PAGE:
I found Bill Diggs comments interesting where he wrote "For the past two years there has been an obvious campaign of negative comments from pastors and staff concerning anything and everything Presbyterian including our seminaries, missionaries, books, teaching material, etc..." I have found that to be true of much of the literature coming out of all the renewal organizations. It takes a lot of energy to maintain an attitude of "being against" something. I wonder when these congregations that are in New Wineskins finally leave the PC(USA) if they will miss their identity of "being against" the denomination. If the experience of Gresham Machen is any indicator, there will be further splits among themselves. After founding the Orthodox Presbyterian Church some members of the new denomination couldn't give up their attitude of criticism and finding issues over which they disagreed. Their energies couldn't be channeld to working for the good of the new denomination and soon another split occurred. The Bible Presbyterian Church was formed. Further different groups and parties have formed within each of those denominations and continue to contend against whatever is the prevailing sin as they see it. There are many good and holy and loving people in the Orthodox and Bible Presbyterian Churches just as there are in the New Wineskins, the EPC, the Associate Reformed Presbyterian Church, et. al. And there are good and holy and righteous people within the PC(USA). It's too bad the good couldn't have been emphasized a little more and a little more energy expended at healing and strengthening Christ's body than tearing and rending it. Of course, "there is none righteous, no not one."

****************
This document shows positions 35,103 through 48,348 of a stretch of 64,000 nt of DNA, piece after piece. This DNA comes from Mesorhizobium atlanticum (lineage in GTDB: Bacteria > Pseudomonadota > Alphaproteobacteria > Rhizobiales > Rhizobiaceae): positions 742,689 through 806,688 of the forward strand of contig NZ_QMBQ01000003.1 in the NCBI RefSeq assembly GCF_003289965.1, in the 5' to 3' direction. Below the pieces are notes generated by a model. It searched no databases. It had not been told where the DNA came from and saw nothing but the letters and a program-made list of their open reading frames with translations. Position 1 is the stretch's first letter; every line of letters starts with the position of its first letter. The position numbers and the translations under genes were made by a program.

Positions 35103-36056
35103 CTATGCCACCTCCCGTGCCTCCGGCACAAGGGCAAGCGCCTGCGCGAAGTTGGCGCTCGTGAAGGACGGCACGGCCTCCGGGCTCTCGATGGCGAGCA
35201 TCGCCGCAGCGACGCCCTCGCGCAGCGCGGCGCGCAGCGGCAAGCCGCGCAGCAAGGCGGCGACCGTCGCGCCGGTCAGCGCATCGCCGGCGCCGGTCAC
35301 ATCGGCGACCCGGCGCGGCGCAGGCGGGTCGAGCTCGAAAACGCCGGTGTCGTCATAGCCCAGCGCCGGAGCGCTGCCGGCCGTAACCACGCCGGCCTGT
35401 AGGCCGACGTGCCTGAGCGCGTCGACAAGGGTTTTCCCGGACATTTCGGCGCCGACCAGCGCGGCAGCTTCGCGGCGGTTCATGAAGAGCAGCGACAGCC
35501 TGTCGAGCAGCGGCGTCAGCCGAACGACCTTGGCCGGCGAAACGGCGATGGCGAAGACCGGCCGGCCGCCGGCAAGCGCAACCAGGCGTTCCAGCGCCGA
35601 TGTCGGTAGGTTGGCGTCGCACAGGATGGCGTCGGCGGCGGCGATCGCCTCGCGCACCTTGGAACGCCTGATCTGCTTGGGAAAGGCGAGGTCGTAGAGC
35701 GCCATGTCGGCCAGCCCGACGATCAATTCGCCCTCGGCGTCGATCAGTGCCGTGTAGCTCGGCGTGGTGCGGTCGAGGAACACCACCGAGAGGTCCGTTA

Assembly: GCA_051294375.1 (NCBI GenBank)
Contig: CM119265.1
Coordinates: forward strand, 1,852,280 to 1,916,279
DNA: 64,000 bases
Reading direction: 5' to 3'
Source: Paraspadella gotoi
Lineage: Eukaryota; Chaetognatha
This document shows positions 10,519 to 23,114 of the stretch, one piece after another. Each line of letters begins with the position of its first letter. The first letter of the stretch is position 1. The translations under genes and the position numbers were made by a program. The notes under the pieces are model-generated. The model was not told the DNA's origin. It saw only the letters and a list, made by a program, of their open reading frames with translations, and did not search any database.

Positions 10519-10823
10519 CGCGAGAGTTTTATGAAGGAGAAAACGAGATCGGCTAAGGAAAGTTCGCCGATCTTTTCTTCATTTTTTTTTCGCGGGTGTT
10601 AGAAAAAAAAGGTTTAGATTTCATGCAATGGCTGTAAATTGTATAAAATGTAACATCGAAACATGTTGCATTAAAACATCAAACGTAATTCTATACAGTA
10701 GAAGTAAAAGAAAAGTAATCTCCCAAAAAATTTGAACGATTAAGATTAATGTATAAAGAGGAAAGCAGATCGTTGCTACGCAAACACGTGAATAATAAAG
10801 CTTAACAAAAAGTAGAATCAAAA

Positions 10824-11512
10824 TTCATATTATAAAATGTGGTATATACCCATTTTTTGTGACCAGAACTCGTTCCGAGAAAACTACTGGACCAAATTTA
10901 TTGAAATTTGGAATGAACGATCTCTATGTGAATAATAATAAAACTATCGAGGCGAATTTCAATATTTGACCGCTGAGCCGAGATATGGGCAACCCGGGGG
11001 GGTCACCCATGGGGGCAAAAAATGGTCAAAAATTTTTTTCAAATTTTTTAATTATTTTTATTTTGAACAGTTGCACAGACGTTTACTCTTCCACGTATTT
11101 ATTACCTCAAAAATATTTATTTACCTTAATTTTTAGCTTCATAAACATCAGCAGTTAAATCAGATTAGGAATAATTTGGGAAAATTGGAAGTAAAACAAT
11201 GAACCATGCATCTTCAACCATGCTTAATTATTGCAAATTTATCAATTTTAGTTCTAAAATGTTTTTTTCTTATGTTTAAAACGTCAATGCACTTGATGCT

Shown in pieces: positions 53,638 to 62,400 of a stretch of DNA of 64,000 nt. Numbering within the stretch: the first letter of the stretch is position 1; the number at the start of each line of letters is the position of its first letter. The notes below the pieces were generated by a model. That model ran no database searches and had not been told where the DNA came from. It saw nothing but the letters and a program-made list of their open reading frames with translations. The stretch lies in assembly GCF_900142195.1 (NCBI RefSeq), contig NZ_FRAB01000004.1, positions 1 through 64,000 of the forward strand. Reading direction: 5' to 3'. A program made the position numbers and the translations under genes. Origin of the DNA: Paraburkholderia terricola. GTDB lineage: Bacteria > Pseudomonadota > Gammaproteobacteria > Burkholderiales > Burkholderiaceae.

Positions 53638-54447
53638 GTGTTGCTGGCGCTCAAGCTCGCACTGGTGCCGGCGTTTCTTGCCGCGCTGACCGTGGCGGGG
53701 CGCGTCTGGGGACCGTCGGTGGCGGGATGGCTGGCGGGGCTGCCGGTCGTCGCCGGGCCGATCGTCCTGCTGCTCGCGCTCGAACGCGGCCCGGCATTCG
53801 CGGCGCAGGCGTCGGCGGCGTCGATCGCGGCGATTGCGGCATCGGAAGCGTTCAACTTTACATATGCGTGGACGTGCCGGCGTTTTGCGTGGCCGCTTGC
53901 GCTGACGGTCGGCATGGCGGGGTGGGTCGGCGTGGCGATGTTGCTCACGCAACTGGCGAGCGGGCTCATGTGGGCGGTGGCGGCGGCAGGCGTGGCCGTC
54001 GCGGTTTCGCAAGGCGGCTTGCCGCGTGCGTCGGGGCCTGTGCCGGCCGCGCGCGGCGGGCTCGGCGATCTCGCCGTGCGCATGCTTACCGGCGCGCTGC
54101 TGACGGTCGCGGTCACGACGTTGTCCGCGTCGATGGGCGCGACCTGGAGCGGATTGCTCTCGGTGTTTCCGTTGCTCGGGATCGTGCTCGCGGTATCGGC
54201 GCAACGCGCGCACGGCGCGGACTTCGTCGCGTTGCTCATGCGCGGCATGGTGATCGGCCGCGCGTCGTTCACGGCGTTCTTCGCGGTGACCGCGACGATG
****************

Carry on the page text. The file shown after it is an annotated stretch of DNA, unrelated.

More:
Anonymous said...

Ray Shroeder's observations cannot be emphasized enough. It is not just a church thing; it's a sociological thing. Virtually every revolutionary movement in the world has seen this effect. When a revolutionary movement overthrows a government, for example, it immediately goes into "house cleaning " mode. If the overthrow was violent, then the house cleaning process remains violent. We saw it all throughout the 20th century. As Jesus once said, if you live by the sword you die by the sword. It would be astonishing if a group of churches split off from the PCUSA and did not continue splitting.

Eventually people will get tired of it and move on.

Conflicts have a life cycle. Like hurricanes, once they spin up, they churn until they run their course. Some of us have a morbid fascination for them. We like to fly into the eye of the storm just to see what is going on... We channel the fascination into weather forecasting... Others of us are just lying in its path wishing it would go away.

Others, they are the storm.